Movie Review: Get the Gringo (2012)

I had not seen a new Mel Gibson film since he went off the deep end a few years ago, but because I was such a big fan of his, I could not pass up the $7.50 Blu-Ray offer at Wal-Mart for his latest flick, the action-packed Get the Gringo. Very rarely do I buy movies that I have never seen, but this was well worth the risk as I found myself enjoying it from start to finish. Before I get into a summary of the film, let’s just say that this seemed like an 80’s action movie, meaning it was completely unrealistic in premise, yet entertaining as all hell. If I had to make a comparison, I would say it was like Payback meets Lethal Weapon meets Taken, considering the different plot twists and level of violence present. It is hard to believe this was a straight-to-video release in the United States, given the extremely high production value and $20 million budget that had the special effects of a present-day Hollywood blockbuster. The fact that this movie is so little-known and un-advertised is proof positive at how far down Mel Gibson’s career has fallen due to his outbursts and tirades over the years. Had he been in good standing with Hollywood, and had production companies and distributors not been afraid to touch any of his products, this would have easily been smash hit, no doubt pulling in at least $100 million. But alas, here we are, and even all these years later, Gibson’s penance in staying away from roles has not been enough. Say what you want about him, though, this was him at his action-thriller finest, bringing back the good old days when he was on top of the world.

Get the Gringo mostly takes place inside of a Mexican prison, one called “El Pueblito”, which was actually modeled off a real prison. Here, inmates are allowed to pay for their families to stay with them, and the prison itself is more like an enclosed village than what we think of as a jail today. There are stores, restaurants, bars, and no actual cells—prisoners can sleep outside on the ground or pay for their own room, while some even have money for an apartment-like set up. Whether or not the real prison this was based on allowed such freedoms, I do not know, but the setting allows for this film to really take off and get creative. Gibson is the “gringo” here, a derogatory term for a foreigner, and he must watch his back and scrounge up plenty of cash to stay alive. He has been buried in this jail because he stole $2 million from a crime boss, and the corrupt Mexican policemen who arrested him kept the money, meaning no one can know why Gibson’s character, who never gives his real name, is inside. This spurs numerous adventures and is the catalyst for the “payback” theme present throughout. Being a career criminal, he easily spots the corruption going on, and becomes friends with a street-wise, foul-mouthed ten-year old boy who is being held there with his mother because one of the prison big-whigs with a rare blood type soon needs a liver transplant, and this boy is the only one who fits the match, aside from his father who was killed for the same reason.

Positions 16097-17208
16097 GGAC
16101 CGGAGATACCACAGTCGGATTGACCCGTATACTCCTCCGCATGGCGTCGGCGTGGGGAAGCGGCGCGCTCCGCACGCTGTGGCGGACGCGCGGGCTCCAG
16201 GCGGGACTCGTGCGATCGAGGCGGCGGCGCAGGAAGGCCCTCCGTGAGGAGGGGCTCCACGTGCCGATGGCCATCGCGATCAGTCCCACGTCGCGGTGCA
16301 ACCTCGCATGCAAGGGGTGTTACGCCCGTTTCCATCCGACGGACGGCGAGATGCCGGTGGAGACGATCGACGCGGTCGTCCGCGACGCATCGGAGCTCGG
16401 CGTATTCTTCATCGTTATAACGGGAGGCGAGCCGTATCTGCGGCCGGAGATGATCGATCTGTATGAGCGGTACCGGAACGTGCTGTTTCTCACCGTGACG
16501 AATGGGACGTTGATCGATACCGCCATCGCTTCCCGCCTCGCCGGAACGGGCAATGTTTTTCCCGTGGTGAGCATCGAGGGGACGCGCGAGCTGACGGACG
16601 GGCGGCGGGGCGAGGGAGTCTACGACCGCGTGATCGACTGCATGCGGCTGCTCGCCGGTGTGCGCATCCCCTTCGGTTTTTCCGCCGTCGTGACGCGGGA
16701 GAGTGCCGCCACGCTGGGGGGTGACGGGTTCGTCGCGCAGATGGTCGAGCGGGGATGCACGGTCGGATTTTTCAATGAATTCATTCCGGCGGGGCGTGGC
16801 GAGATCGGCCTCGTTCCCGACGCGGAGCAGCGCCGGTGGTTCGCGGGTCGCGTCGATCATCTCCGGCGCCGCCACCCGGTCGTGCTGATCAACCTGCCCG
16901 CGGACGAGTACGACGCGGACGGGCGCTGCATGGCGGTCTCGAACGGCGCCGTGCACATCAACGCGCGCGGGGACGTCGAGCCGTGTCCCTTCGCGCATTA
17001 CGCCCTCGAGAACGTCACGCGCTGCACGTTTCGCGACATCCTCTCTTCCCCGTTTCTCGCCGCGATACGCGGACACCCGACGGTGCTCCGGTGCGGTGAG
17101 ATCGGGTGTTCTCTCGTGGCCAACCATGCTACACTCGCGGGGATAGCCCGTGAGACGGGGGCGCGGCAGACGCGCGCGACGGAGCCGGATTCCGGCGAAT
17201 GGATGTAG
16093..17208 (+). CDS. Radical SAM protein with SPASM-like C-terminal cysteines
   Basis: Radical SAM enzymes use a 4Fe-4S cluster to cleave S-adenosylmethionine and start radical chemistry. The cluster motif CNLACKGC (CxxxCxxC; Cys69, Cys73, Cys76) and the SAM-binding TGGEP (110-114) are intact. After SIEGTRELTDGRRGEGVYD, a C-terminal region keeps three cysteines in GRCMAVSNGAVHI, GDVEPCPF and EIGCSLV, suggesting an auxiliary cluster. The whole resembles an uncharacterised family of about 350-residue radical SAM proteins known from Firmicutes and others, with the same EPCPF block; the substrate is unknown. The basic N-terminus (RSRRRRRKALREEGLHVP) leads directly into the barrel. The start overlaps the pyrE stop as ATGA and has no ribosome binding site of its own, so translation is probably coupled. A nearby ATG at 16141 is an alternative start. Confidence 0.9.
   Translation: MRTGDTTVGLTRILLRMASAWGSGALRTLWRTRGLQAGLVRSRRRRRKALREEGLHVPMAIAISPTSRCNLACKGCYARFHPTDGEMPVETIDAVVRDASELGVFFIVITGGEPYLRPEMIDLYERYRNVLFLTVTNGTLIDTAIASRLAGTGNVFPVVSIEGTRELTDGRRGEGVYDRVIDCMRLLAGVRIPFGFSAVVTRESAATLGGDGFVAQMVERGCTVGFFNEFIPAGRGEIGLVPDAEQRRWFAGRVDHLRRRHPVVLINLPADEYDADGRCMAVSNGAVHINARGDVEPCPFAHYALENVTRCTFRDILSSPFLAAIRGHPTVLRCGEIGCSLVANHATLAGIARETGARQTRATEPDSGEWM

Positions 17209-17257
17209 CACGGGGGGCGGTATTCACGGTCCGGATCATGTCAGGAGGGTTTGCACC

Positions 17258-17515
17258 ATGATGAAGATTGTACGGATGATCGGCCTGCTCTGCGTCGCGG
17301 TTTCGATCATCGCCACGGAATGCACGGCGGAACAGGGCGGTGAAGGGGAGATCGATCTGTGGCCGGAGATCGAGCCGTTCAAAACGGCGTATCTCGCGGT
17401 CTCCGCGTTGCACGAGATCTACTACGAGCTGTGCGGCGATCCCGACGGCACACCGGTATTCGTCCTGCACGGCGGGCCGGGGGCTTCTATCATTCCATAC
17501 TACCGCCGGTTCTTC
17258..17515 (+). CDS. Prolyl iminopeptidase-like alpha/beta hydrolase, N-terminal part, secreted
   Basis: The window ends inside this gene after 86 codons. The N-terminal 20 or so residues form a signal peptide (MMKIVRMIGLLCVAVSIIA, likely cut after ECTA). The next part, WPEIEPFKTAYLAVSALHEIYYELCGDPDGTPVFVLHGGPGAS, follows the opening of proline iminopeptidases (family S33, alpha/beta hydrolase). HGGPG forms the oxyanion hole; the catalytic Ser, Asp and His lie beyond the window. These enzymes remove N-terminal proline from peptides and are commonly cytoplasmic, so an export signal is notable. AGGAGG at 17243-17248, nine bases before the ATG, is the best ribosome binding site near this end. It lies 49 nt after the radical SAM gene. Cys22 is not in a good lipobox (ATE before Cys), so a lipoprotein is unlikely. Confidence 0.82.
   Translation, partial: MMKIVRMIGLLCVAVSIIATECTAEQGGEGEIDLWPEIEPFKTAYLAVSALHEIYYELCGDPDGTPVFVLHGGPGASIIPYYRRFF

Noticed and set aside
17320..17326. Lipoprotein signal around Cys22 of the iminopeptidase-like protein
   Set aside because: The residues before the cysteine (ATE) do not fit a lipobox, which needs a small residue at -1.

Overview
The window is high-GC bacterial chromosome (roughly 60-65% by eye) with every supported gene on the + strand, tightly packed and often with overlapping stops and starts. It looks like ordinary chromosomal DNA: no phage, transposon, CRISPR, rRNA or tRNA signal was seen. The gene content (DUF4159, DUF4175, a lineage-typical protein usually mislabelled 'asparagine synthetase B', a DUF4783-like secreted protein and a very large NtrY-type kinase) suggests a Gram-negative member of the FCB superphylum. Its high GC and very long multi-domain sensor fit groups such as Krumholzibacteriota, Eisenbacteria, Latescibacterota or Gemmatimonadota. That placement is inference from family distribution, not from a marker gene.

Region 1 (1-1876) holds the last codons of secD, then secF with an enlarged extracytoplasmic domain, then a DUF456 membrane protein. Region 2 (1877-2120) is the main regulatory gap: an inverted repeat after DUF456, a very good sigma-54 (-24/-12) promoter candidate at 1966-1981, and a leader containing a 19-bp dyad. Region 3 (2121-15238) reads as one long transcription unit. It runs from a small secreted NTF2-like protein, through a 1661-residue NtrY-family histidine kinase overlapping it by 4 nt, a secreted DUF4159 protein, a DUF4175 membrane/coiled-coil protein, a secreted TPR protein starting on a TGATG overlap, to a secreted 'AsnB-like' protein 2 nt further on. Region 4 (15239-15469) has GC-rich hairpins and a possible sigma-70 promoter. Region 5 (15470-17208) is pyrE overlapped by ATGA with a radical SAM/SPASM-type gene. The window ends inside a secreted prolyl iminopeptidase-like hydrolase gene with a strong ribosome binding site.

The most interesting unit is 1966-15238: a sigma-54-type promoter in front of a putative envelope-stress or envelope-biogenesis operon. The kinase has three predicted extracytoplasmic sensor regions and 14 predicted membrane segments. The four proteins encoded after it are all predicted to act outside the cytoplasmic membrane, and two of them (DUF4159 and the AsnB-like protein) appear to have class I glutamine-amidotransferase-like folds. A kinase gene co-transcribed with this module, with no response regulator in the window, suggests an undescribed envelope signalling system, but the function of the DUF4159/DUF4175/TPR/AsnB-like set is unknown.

The film, which serves as the directorial debut for Adrian Grunberg (who worked as an assistant director on films such as Master and Commander, Traffic, and Apocalypto) weaves together action, humor, and ultra-believable prison corruption and spins it with some outlandish action scenes to provide solid entertainment for the entire 96 minutes. It begins with an exciting car chase, takes us through prison life, a wild journey of escape, and of course, a chance at redemption for those who have been wronged. Many moments in the film are simply too far-fetched to be possible, but that might be what makes this such a fun movie to watch. Appearing alongside Gibson as the boy and his mother are the wonderfully talented Kevin Hernandez and Dolores Heredia, and film veterans Bob Gunton and Peter Stormare in other roles. With all this praise, it is just a shame that it never got a wide release here (though it did very well oversees, released under the title How I Spent My Summer Vacation), so if you want to see it, check the shelves of your local film store—I have seen this everywhere. I have no doubt you will like it if you are a fan of action movies. With all its grit and thrills, this one will take you back. Just have a seat and enjoy the ride!

Rating: 8/10

Also featured in Greg’s Blu-Ray Buying Guide, receiving a 4/5 score.

One thought on “Movie Review: Get the Gringo (2012)

  1. Pingback: Insomnia and Apocalypto | Catholic Alcoholic

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